Logistics involves the management of three flows of products and information. Three main types of logistics: • Outbound logistics – controls the movement of products from points of distribution (factories or service delivery points) to consumers. • Inbound Logistics – deals with the flow of products or services from suppliers to manufacturers to service providers. • Reverse Logistics – address the methods consumers use to send products backward through a channel for return or repair. Logistics Managers, or supply chain managers, are responsible for coordinating the activities of all members of a company's distribution channel. Well-managed logistics and supply chains have several benefits. By coordinating activities among channel members, they can reduce distribution costs, which leads to higher profits and potentially lower prices for customers.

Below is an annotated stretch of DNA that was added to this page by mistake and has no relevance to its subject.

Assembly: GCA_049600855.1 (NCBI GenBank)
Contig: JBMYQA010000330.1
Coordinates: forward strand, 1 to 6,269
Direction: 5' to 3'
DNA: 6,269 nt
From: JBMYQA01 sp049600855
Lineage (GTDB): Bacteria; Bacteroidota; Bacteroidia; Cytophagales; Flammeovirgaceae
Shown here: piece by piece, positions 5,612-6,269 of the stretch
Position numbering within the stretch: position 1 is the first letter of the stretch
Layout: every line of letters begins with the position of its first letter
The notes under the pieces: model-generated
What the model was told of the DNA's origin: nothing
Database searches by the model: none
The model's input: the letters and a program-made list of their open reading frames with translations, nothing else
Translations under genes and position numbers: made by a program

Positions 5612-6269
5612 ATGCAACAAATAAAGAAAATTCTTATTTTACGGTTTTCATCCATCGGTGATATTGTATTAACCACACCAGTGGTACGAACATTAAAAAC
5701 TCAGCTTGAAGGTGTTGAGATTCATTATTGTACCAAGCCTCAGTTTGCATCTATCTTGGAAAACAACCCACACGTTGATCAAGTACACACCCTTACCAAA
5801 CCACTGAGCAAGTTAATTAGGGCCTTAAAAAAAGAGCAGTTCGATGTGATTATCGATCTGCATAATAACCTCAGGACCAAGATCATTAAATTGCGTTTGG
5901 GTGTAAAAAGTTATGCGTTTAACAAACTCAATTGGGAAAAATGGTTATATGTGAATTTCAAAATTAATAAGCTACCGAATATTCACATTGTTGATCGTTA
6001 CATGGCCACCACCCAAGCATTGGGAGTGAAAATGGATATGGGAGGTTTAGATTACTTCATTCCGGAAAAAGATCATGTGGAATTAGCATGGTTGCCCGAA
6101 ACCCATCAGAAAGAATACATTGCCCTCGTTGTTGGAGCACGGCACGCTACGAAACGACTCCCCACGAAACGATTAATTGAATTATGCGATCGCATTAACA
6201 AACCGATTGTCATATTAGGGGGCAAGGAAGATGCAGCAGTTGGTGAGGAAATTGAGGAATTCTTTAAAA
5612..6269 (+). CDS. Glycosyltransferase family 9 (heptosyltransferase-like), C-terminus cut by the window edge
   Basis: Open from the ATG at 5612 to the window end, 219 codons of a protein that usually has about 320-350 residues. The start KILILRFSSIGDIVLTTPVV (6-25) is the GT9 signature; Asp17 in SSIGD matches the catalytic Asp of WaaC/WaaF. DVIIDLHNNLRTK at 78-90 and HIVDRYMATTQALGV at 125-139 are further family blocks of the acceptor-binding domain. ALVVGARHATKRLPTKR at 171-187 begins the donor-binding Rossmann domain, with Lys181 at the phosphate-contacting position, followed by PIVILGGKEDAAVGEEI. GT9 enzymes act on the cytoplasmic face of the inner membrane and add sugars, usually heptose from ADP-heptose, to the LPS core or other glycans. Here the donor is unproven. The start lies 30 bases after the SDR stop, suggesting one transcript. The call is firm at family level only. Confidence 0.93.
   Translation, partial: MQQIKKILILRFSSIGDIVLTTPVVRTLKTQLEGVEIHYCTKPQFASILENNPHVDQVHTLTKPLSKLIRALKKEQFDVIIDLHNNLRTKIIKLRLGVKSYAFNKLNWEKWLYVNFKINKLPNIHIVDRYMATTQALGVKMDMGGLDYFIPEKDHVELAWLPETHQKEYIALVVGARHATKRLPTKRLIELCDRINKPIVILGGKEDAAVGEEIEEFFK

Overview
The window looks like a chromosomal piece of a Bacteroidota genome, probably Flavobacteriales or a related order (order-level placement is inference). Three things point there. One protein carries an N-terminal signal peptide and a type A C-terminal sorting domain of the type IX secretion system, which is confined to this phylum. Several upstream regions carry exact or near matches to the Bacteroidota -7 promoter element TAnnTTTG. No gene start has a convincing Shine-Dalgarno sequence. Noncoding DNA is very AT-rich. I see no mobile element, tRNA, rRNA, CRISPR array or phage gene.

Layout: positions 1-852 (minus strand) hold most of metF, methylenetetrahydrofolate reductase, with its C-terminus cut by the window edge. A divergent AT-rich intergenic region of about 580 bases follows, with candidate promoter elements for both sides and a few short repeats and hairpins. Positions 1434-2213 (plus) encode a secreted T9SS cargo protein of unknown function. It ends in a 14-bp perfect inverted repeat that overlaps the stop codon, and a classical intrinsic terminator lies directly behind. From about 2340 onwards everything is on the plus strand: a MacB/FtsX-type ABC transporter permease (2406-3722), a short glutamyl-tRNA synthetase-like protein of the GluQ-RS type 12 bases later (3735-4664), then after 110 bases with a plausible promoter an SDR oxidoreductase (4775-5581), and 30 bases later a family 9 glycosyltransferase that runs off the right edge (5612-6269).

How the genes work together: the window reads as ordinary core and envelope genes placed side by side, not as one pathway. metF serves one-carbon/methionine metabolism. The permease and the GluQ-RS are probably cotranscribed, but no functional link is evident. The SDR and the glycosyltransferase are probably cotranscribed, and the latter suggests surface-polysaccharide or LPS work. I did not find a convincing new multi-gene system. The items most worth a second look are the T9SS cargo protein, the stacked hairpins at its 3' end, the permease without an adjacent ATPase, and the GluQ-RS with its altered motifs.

When managing logistics systems for a single company or for a supply chain involving a network of firms, decisions must be made in the following five areas: • Production – What kind of products should be produced, in what quantities, and when? • Inventory – What level of inventory is needed, and where should it be stored in the supply chain? • Location – Where should production and storage facilities be located? Where should products be sold? • Transportation – How should inventory be transported between channel or supply chain members? • Information – How much data should be collected at each point in the distribution process? How much information should be shared among independent channel or supply chain members? Instead of handling its logistics systems internally, a firm may hire a Third-Party logistics company (3PL) to manage all or part of its distribution network. At least 70% of companies worldwide are using a 3PL for one or more key supply chain tasks. Initially developed and implemented by Toyota, Just-In-Time inventory management is a technique in which goods are delivered within a predefined time “window”. This time slot corresponds to exactly when goods are needed, so they arrive “just in time” to be used or sold, thus ensuring that the firms storage costs are minimal. Physical distribution (or freight transportation) is the process of carrying goods to customers. Also deals with the transport and storage of everything from raw materials to finished goods. Distribution focuses on outbound logistics by managing the movement of physical products from point of manufacture to customers. Inventory refers to a store of goods awaiting transport or shipping. Because holding inventory can be expensive, marketers try to keep inventory quantities low, but still large enough to satisfy customer demand. Three Parties are involved in the distribution process: • Shippers – who own the goods being distributed.
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